Another thing integrators can do is form strong partnerships with established vendors, Epstein said. When a security standard or other specifications change, a company that partners with a vendor specializing in those specifications will have an update much more quickly.

Even if the Web security standards are not finalized, the working drafts are available and can be useful, LeClair said. He has seen some vendors implement the draft specifications into their products and revise them later when the final draft is set.

Integrators also should keep in mind that projects limited to internal networks are easier to implement, because all the action happens behind the organization's firewalls, industry officials said.

"In the most simple inter-enterprise cases, the requirements can be minimal," Maler said. Existing browsers, which use secure socket layer encryption, will work fine for these services. Because users behind the firewall are trusted users, in most cases, the chance for damaging activity is minimized.

Federal IT leaders recognize these pitfalls in the fledgling state of Web security and expect agencies to adjust accordingly.

"There are some Web services we may choose not to deploy because of the security risks, and that's fine," Forman said. *

Staff Writer Joab Jackson can be reached at
For John Agsalud, president of Honolulu-based integrator ISDI Technologies Inc., the benefits of using a Web services approach is clear: It permitted an easy way to give a vast number of desktop computers access to a new state criminal records system.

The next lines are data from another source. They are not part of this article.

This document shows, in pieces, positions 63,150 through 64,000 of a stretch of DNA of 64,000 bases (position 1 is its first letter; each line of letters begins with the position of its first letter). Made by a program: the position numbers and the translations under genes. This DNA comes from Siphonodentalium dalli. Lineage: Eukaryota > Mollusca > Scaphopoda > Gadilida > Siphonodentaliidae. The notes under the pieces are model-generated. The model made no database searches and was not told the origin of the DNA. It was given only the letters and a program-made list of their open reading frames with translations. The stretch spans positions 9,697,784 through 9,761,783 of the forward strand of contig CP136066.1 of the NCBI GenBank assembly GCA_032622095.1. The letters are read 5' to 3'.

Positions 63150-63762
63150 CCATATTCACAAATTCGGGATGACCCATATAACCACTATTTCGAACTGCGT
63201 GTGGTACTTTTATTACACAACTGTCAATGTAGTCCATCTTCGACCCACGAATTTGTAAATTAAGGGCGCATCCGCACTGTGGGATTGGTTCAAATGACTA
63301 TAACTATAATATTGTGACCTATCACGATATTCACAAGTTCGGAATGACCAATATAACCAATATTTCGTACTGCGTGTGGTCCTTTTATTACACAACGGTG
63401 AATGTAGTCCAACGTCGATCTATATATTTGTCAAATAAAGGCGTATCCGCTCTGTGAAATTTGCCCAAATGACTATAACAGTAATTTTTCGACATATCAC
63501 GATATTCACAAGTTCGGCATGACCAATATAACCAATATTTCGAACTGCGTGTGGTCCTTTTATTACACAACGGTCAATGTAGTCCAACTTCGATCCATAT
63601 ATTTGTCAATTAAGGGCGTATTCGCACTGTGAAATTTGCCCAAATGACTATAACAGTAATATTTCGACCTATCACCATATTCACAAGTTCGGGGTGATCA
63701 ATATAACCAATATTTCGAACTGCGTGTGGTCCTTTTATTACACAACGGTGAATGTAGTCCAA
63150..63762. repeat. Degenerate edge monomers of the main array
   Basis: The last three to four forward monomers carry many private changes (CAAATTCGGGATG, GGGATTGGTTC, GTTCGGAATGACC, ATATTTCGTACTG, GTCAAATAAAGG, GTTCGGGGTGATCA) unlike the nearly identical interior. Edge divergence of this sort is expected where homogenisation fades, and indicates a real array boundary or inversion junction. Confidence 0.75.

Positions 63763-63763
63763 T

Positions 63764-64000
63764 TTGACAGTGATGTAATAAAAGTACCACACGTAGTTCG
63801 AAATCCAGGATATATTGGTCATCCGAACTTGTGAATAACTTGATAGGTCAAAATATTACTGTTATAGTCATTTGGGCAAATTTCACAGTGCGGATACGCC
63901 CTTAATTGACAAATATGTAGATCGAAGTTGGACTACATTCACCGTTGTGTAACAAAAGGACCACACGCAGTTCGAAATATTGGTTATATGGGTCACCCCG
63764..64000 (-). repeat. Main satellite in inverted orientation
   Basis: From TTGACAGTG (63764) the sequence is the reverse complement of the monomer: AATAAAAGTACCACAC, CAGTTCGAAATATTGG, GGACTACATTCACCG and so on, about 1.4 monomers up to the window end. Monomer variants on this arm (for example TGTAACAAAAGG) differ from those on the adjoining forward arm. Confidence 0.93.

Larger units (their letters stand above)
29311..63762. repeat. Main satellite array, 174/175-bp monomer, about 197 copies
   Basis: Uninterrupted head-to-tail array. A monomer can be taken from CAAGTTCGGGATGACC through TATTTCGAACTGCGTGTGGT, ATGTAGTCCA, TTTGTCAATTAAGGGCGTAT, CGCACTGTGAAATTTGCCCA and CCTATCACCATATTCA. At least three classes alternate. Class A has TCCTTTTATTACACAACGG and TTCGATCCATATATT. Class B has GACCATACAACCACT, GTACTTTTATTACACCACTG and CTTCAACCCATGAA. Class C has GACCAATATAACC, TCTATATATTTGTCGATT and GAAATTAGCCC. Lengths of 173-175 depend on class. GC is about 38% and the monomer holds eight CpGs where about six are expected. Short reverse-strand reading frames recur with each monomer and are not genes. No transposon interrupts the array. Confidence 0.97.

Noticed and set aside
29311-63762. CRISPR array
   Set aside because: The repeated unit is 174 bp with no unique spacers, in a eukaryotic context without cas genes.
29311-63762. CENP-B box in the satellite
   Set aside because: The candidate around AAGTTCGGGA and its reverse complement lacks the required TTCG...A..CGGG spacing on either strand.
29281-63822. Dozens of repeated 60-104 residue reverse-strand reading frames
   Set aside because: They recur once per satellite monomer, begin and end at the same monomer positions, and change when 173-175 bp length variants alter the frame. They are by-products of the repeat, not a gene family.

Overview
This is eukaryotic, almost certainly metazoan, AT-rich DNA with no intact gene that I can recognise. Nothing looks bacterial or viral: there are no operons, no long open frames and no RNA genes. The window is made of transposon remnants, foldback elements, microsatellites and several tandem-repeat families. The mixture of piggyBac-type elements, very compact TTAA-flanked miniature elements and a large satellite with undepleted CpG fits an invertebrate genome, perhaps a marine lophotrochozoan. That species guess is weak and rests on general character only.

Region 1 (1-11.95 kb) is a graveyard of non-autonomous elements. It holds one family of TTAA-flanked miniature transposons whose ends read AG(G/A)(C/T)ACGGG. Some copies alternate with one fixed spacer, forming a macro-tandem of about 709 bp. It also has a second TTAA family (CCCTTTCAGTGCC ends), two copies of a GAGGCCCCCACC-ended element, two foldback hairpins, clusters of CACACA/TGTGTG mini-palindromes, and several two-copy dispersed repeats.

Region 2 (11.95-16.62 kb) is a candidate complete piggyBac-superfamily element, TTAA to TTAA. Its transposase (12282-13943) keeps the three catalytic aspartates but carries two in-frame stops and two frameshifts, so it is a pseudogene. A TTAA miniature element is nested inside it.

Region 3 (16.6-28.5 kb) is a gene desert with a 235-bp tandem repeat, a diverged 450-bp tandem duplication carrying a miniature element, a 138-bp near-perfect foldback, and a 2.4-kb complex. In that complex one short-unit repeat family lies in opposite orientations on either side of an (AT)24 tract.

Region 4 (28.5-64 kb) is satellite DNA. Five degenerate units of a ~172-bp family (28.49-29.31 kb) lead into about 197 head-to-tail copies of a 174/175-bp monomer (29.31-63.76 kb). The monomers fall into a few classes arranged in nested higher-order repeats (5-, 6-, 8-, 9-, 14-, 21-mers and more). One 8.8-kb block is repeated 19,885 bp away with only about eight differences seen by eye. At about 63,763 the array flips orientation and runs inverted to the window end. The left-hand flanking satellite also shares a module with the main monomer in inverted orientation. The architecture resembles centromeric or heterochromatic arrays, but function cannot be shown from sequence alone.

As part of a $3 million contract awarded in 1999, ISDI built the Offender Based Transaction Statistics and Computerized Criminal History system for Hawaii's Attorney General.

The system needed to aggregate information from other systems run by police departments, prosecutors, courts and federal agencies. The information on these systems would be available to more than 1,000 appropriate users through a wide variety of desktop computers.

With such a diverse set of systems to tie together, ISDI decided to go with Web services tools, a collection of emerging Web-based open standards for sharing computer programs online. Since most of the users would only be browsing data, a simple Web browser running on any computer would suffice.

"You don't have to worry about placing software on the client desktop," Agsalud said. Such simplification drastically reduces the need for tech support to help individuals download and maintain client software.

To deliver the data to users, ISDI employs a number of EAServers, a server model manufactured by Sybase Inc., Dublin, Calif., and configured to handle complex Web-based transactions. ISDI also used Sybase's PowerBuilder software to quickly write the Web service interfaces that tap the back-end data.

The system is scheduled to go live Nov. 4.

About the Author

Joab Jackson is the senior technology editor for Government Computer News.